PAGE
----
Ballet review: Ballet Revolucion, Aotea Centre

Add a comment

Cocktail of styles expand out into showcase of spectacular talent.

Ballet Revolucion blends classical ballet with Cuban cultural dance styles.
Ballet Revolucion blends classical ballet with Cuban cultural dance styles.

Driven by the relentless rhythm of their eight-strong Live-Band, Ballet Revolucion's troupe of 20 young Cuban dancers explode on to the stage with the ferocious force of a Caribbean tsunami: spectacularly talented, bodies honed to an athletic and technical perfection, whirling, leaping, twisting, long braids on many of the men flying, through two hours of bedazzlingly complex choreography, virtuosity demanded and met in every hot-blooded second.

The equally virtuosic Live-Band pumps out a programme of music that ranges through Latin American, R'n'B and hip hop, and the dancers follow in a cocktail of styles that expands out from their Afro-Cuban tradition through modern dance, street dance and ballet.

Cuba boasts two famous dance training institutions, the Escuela Nacional de Arte, for modern dance, and the Escuela Nacional de Ballet, for classical dance.

But the potent blending of their products here is not always harmonious: elegant port de bras sit oddly at times atop sensuous pelvic thrust and shimmy and the classical disciplines that make the spectacular possible have to give the lie to the apparent exuberant spontaneity.

But Ballet Revolucion is blatantly more artifice, with undeniable commercial appeal and is often intentionally humorous in its "revolucion" - think a fleeting duet of cygnets, in mankini-style leotards caught in the strobe of a street dance exposition.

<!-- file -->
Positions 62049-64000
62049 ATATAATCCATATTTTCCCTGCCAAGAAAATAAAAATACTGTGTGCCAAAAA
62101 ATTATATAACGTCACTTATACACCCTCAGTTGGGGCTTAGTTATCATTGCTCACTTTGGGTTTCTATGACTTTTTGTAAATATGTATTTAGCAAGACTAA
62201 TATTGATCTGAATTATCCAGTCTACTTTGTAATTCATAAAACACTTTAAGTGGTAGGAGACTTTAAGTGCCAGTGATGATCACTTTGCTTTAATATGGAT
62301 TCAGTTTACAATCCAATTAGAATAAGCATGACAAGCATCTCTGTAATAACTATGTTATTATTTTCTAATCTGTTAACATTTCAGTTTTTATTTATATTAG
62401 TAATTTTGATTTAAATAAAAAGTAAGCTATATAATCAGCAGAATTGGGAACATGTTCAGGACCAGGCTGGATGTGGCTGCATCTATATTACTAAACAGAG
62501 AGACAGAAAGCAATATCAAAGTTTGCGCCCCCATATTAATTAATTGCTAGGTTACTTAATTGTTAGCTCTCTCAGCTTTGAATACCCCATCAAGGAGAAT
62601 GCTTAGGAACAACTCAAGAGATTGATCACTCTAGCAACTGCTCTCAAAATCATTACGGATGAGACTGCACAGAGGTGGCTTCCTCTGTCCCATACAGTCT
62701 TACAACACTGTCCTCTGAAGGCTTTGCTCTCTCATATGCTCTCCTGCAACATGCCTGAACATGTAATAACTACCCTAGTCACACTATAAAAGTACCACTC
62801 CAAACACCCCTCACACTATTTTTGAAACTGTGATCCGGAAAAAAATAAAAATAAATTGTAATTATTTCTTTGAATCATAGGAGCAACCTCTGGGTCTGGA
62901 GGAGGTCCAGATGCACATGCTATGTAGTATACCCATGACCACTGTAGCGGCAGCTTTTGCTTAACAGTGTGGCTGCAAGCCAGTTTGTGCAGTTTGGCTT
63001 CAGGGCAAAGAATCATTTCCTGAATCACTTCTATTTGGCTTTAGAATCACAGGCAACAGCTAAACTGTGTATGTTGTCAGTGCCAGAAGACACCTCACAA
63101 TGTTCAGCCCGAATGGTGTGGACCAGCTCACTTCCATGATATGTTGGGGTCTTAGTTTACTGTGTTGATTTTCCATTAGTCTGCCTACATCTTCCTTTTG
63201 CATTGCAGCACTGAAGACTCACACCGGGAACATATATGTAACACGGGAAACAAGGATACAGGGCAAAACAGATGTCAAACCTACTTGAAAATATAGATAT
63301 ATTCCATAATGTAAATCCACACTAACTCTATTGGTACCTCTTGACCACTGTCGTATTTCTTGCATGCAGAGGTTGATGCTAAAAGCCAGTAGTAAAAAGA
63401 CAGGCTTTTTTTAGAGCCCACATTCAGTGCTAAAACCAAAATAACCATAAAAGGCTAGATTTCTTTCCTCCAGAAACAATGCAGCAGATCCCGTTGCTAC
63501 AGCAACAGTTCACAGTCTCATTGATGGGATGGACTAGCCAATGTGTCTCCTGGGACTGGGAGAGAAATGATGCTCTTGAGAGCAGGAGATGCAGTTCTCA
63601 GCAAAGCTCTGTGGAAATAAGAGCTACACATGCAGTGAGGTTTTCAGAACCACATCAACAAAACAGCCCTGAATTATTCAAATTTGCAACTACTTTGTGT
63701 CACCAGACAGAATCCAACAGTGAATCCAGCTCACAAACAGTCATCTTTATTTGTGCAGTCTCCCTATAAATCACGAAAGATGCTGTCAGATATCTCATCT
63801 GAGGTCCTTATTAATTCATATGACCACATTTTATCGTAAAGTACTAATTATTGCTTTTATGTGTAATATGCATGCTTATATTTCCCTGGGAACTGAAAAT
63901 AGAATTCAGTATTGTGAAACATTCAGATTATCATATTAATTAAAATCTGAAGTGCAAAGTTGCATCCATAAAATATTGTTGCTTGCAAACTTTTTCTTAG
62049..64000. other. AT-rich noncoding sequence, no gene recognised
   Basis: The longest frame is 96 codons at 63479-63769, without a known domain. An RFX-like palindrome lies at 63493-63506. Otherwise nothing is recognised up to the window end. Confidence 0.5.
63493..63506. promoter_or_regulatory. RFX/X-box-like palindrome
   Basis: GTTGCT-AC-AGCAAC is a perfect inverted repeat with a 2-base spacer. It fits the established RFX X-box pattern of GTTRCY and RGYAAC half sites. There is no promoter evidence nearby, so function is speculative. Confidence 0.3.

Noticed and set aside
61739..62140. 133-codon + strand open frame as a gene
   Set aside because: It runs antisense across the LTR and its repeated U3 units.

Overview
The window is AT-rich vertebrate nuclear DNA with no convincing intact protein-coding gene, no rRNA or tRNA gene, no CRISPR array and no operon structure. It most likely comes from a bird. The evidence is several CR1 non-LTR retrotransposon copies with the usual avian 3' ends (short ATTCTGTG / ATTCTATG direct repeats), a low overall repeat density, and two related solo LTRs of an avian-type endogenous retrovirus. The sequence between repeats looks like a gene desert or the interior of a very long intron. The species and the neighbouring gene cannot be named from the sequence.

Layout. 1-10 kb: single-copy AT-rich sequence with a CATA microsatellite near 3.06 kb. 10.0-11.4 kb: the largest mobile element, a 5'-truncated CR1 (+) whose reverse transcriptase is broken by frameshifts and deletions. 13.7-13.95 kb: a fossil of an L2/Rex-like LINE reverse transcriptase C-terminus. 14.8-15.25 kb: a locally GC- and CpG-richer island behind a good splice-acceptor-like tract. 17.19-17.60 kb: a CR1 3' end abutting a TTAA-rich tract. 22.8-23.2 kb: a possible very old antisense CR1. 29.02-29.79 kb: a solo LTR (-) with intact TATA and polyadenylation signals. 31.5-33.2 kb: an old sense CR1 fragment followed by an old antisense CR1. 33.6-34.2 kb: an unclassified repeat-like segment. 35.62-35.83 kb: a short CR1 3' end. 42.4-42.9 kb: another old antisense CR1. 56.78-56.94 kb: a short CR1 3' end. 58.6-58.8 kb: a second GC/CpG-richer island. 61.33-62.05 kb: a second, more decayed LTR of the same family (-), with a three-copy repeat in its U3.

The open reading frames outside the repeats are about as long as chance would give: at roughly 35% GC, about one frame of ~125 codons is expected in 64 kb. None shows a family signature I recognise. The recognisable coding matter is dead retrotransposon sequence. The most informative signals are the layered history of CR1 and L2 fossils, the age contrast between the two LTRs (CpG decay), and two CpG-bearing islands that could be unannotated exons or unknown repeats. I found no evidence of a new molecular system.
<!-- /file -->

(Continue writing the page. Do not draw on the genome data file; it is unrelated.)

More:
The pace in the first half is as demanding as the music is loud. And by the interval, sensory saturation threatens a punch drunk sort of numbness. But the second half brings a more lyrical quality, with a short riff of Spanish guitar and the rolling out of several hits. A beautiful study of relationships with two couples on stage is a welcome change.

The first curtain call is met with a standing ovation - and a curious gravitas on stage. It turns out to be another well-rehearsed ploy - before the final "closing ceremony", in final, spectacular, almost unbelievable style.

Review

What: Ballet Revolucion
Where: Aotea Centre, to June 16.

- NZ Herald

Have your say

We aim to have healthy debate. But we won't publish comments that abuse others. View commenting guidelines.

1200 characters left

© Copyright 2014, APN New Zealand Limited

Assembled by: (static) on red akl_n2 at 28 Aug 2014 15:14:00 Processing Time: 469ms